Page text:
Nothing is certain in Tunisia's presidential election, only the second since the 'Arab Spring'.
Campaigning for the presidential election in Tunisia kicked off Monday with voting set to take place on September 15. Polling was initially scheduled for November but was pushed up following the death of late President Beji Caid Essebsi on July 25.
The official candidate list stands at 26 made up of established influential politicians including both the incumbent Prime Minister Youssef Chahed, Defence Minister Abdelkarim Zbidi, the interim parliamentary speaker Abdelfettah Mourou and others like former president Moncef Marzouki and former prime ministers Hamadi Jebali and Mehdi Jomaa.
Alongside them, there are other prominent figures like the media magnate and businessman Nabil Karoui who remains in the race despite his arrest for money laundering and tax evasion.
While this is the second presidential election since the revolution in 2011, the atmosphere is significantly different than the first time around. The first presidential election in 2014 followed the political turmoil resulting from the assassinations of leading leftist politicians as well as the military coup in neighbouring Egypt.
At that time the country was racked with political protests which led to the leading Ennahda party stepping down and handing power to a technocratic caretaker government. Within this polarised environment, the presidential election took place mainly along ideological lines and the winner, Essebsi, garnered the support of a coalition of secularists to back his leadership in his bid to counter Ennahda (a 'Muslim democratic' party).
However, following the elections, and despite the crisis and polarisation between factions, the two leading parties Nidaa Tounes and Ennahda managed to come to a power-sharing agreement in 2016 under the Carthage Pact.
The compromise and consensus resulted in a coalition government, but it triggered intra-party debate and left both voter bases with a bad taste in the mouth. The short-lived pact dissolved last year and therefore, even though the conditions today are very different from four years ago, whoever will become the next president will once again face the crucial task of ensuring that the process of compromise and concessions continues smoothly to maintain stability.
Multiple strong contenders make the race highly competitive and several factors that make it unpredictable.
In particular, the secularist bloc seems to be divided. While Nidaa Tounes did not push forward a candidate and supports Defence Minister Abdelkarim Zbidi who runs as an independent, Tahya Tounes—a splinter party from Nidaa Tounes—nominated the incumbent premier Chahed. Along with other competitors in the mix, this lack of unity to back a single candidate decreases the chances of a single candidate winning.
Apart from the conventional candidates in this race, a populist media mogul and businessman Karoui is seen as one of the frontrunners in the polls. Garnering support from rural constituencies because of his foundation's work to reduce poverty, Karoui’s candidacy has been at the centre of discussions. In this regard, in June the parliament passed and amended an electoral law which barred any candidate who runs a charity ahead of the vote, but it was not signed by the late president allowing him to take place in the race. Now, the debate revolves around whether Karoui will be able to turn his arrest into an advantage by playing the victim card.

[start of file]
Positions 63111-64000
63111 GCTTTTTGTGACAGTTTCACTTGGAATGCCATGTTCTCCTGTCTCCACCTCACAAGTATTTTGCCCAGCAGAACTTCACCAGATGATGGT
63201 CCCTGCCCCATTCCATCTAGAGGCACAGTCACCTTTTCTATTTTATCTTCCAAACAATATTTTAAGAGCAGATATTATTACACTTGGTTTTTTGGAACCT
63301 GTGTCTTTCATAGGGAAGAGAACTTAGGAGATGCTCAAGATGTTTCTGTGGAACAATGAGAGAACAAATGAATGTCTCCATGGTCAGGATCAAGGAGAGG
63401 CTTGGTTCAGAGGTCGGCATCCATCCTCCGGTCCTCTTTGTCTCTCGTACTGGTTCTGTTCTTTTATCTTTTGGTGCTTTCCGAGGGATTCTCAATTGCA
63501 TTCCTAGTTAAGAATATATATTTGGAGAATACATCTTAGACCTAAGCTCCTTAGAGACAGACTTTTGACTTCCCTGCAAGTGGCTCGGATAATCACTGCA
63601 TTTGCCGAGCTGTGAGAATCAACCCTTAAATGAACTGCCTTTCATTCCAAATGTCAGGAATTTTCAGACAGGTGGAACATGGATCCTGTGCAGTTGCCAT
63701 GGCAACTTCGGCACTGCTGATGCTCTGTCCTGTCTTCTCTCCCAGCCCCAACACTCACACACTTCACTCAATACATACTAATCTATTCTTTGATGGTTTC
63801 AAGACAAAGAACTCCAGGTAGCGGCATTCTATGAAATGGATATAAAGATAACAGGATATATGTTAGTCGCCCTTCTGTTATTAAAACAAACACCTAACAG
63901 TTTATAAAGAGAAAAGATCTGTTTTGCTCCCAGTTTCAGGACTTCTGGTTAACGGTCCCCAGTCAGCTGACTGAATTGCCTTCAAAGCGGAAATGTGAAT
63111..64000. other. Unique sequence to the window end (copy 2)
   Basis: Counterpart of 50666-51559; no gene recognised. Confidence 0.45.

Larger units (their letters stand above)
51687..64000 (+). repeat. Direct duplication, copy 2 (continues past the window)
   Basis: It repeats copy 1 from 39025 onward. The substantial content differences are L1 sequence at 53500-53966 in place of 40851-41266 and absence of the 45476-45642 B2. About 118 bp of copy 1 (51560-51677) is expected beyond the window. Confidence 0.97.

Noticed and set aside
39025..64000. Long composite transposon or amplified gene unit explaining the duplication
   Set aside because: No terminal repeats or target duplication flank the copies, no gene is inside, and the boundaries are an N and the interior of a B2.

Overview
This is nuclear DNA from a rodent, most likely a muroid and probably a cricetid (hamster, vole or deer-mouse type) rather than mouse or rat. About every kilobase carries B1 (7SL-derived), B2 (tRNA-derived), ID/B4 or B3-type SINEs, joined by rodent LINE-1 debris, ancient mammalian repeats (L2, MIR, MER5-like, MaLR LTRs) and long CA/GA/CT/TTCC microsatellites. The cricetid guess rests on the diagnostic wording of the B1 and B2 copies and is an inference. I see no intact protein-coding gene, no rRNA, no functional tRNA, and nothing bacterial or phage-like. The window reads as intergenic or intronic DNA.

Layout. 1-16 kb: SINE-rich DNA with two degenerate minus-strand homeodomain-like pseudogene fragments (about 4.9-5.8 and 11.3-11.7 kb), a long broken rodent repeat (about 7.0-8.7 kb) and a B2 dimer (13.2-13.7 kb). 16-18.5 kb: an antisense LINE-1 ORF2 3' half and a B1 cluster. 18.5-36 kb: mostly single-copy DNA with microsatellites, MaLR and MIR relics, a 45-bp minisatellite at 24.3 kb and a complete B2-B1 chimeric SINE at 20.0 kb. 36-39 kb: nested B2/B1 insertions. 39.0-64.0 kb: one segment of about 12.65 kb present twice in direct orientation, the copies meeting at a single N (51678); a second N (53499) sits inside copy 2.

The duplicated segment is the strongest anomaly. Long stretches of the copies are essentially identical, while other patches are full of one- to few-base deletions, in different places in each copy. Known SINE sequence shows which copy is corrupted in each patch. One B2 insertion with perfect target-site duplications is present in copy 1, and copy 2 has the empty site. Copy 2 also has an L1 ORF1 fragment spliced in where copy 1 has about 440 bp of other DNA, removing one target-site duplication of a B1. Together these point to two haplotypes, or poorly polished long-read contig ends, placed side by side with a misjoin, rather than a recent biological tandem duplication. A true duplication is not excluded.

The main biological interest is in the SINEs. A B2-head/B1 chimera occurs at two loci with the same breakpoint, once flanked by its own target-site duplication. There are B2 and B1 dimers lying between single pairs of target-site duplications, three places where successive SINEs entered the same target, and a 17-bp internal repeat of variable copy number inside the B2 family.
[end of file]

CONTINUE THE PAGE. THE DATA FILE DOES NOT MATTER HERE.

Another crucial development is that after an intense internal debate, Ennahda has put forward its own nominee. The party has avoided taking any steps that might reposition the party by compromising on its former positions or forming alliances across the political spectrum. Abdelfettah Mourou, the vice president of the party, is perceived as a strong contender who can appeal to a broad segment of Tunisian society beyond his party.
Moreover, even though the turnouts have significantly declined in each one of the three consecutive elections reflecting on voter frustration with the existing class of politicians and political parties, for the first time in the Arab world there has been a televised debate between the candidates which can influence the results of the election.
Despite the limited amount of time for campaigning due to the re-scheduling, this debate has allowed them to reach out to a broad audience and has also intensified the competition.
The wide field packed with contenders means it is highly unlikely that any of the competitors will secure a majority of the votes in the first round and surpass the 50 percent threshold to ensure victory.
In this case, a second round will be held in November between the two leading contenders who received the highest percentage of votes. This will undoubtedly be an even more competitive race compared to the first round, particularly as it is going to be held after the parliamentary elections, which are due on October 6. The results of the parliamentary election will surely have a direct impact on the outcome of the presidential election and may also give an indication as to which candidate is best placed to win.
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